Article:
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Hong Kong / Taiwan, 1979 (MIFF 1980, Programme 28)

Director: Tsui Hark

Hong Kong's film industry continues to throw up surprises and new talents, and few in recent years have been as surprising and talented as Tsui Hark whose first feature The Butterfly Murders has been described as one of the most spectacular directorial debuts of the year.

The new epoch, at the height of the Martial Era in China, saw incessant struggles between 72 newly emerged feudal factions, known as the 72 Trails of Wind. A murder in a printing works and the bizarre deaths of two grave-robbers are among the curious incidents that lead several people to converge on Shum Castle. One of the scholar, Fong Hung-Yip; another is Tien Fung, warlike leader of the Tien Clan, who finds himself followed by the adventuress Green Shadow. They find Shum Ching and his wife and maid living only in the cellars of the castle under intermittent siege from a species of poisonous butterfly ... Fong begins to investigate what turns out to be a double or triple mystery.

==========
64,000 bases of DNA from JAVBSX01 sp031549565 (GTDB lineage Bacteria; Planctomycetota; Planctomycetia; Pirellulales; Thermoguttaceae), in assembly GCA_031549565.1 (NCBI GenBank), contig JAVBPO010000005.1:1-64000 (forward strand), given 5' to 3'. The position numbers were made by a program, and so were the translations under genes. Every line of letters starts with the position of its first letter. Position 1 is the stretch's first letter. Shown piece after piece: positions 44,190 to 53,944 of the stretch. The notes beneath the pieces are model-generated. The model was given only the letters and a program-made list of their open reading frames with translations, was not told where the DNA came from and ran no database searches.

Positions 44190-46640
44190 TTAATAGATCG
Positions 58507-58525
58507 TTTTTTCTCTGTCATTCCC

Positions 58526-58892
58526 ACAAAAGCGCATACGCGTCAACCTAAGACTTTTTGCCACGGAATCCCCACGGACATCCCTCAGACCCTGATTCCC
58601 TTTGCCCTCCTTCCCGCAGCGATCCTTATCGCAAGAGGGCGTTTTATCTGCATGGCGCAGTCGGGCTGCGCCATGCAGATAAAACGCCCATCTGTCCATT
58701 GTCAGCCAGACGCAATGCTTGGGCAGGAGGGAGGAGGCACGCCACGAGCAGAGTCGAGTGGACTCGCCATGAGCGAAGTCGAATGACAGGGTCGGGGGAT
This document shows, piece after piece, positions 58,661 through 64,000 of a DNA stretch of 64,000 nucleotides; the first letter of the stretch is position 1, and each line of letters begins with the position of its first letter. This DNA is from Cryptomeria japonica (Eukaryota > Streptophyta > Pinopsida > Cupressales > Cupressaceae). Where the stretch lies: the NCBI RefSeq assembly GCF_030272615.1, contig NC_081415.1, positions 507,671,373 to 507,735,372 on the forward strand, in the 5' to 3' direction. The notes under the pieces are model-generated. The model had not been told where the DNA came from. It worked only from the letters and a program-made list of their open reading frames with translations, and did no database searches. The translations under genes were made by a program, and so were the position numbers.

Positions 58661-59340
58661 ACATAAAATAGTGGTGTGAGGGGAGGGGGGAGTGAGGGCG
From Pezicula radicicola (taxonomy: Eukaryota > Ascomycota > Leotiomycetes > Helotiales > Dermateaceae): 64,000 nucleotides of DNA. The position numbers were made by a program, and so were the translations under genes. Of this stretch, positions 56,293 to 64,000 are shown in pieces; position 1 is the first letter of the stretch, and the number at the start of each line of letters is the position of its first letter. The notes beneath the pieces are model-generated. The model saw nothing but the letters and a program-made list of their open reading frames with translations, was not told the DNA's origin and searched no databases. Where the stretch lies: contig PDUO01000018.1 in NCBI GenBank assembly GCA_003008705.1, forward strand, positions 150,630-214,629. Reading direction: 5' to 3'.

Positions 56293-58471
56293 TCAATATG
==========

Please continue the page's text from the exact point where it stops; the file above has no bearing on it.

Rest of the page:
Tony Rayns writes in the London Film Festival programme: "While the script is running rings around its elements of thriller, horror-fantasy, action and even science-fiction, though, Tsui and his cinematographer are pulling off consistently dazzling visual coups, abetted by equally inventive costume and set design. One gropes for Western points of reference (The Birds but with butterflies? the Roger Corman-Floyd Crosby Poe films?) but in the end there's no getting round it: the film is a true original."

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